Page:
Audience members put forward several comments and questions, such as whether nuclear waste had finally been ruled out for storage within the Lake Superior watershed, whether lampricide might be affecting species other than lamprey, whether environmental conditions in Thunder Bay Harbour were improving, even after a heavily industrialized past and whether economic, rather than environmental interests were the real focus on the Great Lakes.

 

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SoundCloud: November 30th Randle Reef Presentation Preview

This 10′ Soundcloud audio clip features an interview with Dr. Chris McLaughlin about the “Randle Reef Project“, an environmental cleanup project currently taking place within the waters of Hamilton Harbour on Lake Ontario. Chris is the Executive Director of Hamilton Harbour’s Bay Area Restoration Council. In the audio clip, Chris previews the presentation about the Randle Reef project he will be making at 7 p.m. on November 30th in Room 3004 of the ATAC building at Lakehead University. Everyone is welcome to attend the presentation which is free of charge. Evening parking at Lakehead University is also free of charge. The meeting agenda and directions to the meeting room are provided in the “links” section at the bottom of this post.

Infosuperior will livestream meeting audio and presentations. Click the link below to join the meeting online beginning at 6:45 p.m. Thunder Bay time on November 30th.

Meeting Livestream

Access Code: 815-953-517

Dr. McLaughlin’s presentation will provide information about the Randle Reef project, including the following:

  • the nature of Hamilton harbour contamination
  • the cost of cleanup
  • the organizations cooperating to carry out the project
  • who is paying for the project
  • how was cooperation arrived at to get the project underway
  • information which may be useful in addressing cleanup of the Thunder Bay North Harbour contaminated site.

Dr. McLaughlin’s presentation is part of the meeting of the Public Advisory Committee to the Thunder Bay Remedial Action Plan, or harbour cleanup plan.

Links:

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Hamilton Harbour Cleanup Project Presentation – November 30th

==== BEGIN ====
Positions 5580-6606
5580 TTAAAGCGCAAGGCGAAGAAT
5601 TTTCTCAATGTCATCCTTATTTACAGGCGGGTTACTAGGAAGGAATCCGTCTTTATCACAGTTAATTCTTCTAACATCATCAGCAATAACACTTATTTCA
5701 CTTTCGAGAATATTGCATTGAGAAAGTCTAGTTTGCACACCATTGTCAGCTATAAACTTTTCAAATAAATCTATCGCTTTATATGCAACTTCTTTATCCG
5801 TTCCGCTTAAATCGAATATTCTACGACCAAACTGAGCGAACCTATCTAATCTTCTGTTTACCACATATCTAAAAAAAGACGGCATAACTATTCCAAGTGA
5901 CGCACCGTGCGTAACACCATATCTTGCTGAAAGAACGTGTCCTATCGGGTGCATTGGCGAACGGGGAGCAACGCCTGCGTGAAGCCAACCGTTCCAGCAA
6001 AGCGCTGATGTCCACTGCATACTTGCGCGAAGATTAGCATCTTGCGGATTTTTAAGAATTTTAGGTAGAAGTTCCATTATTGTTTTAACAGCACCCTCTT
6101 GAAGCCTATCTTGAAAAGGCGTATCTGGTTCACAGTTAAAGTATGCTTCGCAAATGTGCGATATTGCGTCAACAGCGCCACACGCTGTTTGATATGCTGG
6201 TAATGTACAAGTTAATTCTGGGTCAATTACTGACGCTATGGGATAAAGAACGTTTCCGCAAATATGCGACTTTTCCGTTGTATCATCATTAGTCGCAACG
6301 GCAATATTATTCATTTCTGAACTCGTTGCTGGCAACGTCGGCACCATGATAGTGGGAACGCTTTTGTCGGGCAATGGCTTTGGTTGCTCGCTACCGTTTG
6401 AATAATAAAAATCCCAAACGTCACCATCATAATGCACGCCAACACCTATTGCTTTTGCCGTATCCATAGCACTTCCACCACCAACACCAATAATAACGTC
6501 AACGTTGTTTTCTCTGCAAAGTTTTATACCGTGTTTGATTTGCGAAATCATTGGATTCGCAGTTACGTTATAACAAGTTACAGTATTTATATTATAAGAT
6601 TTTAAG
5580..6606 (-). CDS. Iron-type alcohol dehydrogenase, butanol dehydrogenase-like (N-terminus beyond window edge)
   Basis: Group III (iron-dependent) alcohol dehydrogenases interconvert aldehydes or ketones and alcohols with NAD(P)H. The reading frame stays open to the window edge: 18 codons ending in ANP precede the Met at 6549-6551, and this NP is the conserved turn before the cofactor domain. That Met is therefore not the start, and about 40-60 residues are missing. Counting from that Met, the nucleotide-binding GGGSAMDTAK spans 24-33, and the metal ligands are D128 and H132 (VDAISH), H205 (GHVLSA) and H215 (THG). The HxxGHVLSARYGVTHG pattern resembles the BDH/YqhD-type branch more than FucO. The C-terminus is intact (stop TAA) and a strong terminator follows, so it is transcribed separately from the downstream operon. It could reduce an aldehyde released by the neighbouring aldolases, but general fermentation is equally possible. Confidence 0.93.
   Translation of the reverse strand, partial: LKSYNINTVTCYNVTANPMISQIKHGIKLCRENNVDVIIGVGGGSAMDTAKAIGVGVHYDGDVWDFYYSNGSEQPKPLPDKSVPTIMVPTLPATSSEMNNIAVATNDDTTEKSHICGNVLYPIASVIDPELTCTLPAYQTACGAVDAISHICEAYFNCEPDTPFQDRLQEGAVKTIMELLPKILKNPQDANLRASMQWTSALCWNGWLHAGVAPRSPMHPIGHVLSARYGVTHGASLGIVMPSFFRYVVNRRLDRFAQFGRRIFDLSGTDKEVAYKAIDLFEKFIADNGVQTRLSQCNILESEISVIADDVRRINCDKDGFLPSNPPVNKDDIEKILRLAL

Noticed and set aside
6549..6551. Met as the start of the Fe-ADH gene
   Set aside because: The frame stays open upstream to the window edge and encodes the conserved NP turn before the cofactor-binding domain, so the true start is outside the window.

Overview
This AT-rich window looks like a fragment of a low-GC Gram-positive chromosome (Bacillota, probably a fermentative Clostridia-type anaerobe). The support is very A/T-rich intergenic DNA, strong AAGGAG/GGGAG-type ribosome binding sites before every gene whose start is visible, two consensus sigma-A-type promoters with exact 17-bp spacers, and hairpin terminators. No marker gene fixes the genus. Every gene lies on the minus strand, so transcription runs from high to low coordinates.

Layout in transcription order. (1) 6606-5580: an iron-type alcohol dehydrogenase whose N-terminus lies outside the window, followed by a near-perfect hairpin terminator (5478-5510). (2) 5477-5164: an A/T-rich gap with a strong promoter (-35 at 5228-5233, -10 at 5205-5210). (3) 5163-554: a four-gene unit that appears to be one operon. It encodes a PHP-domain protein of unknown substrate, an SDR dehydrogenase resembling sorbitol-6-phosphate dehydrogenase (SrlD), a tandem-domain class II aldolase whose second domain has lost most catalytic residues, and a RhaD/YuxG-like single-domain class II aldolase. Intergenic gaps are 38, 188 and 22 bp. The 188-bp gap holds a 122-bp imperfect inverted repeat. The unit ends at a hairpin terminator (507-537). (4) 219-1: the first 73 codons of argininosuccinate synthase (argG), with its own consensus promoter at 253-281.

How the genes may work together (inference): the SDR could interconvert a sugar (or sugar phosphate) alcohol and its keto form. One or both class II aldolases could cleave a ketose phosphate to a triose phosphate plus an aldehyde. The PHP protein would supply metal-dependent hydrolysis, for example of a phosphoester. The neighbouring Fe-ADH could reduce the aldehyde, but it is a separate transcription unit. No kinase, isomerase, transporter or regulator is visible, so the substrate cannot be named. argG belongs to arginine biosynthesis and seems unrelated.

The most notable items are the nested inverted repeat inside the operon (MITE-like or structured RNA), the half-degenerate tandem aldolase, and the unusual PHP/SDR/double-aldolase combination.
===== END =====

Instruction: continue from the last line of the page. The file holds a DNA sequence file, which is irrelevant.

Construction of the Randle Reef cleanup project in Hamilton Harbour.
Construction of the Randle Reef cleanup project in Hamilton Harbour. A 7 p.m. November 30th presentation at Lakehead University will outline the background and construction for this $139 million project.

The largest environmental cleanup ever undertaken on the Canadian side of the Great Lakes will be the topic of a presentation by Dr. Chris McLaughlin at 7 p.m. on November 30th in room ATAC 3004 at Lakehead University. Dr. McLauglin is the Executive Director of the Hamilton Harbour Bay Area Restoration Committee.

The presentation will be featured at a meeting of the Public Advisory Committee to the Thunder Bay Remedial Action Plan, or harbour cleanup plan, where Dr. McLaughlin will provide an overview of Hamilton’s “Randle Reef” cleanup project. Everyone is welcome to attend the meeting which is free of charge. Evening parking at Lakehead University is also free of charge. The meeting agenda and directions to the meeting are included in the “Links” section at the bottom of this post.

Infosuperior will livestream meeting audio and presentations. Click the link below to join the meeting online beginning at 6:45 p.m. Thunder Bay time on November 30th.

Meeting Livestream

Access Code: 815-953-517

The Randle Reef site contains polycyclic aromatic hydrocarbons (PAHs) and other toxic chemicals and is the largest contaminated site of this type on the Canadian Great Lakes. The source of contamination includes Hamilton’ steel industry, also coal gasification, petroleum refining, municipal waste and sewage, along with overland drainage. Dr Mclauglin’s presentation will provide information as to how this $139 million cleanup project is being carried out and how resolution and cooperation was finally arrived at between project partners, after a process lasting decades. Costs for the Randle Reef project are being shared by a consortium including U.S. Steel, the Hamilton Harbour Port Authority, federal, provincial and municipal project supporters.  The Thunder Bay Public Advisory Committee hopes Dr. McLaughlin’s overview of the Hamilton situation will be instructive in finding resolution for a large contaminated area in the northern section of Thunder Bay’s own harbour, off the mouth of the Current River.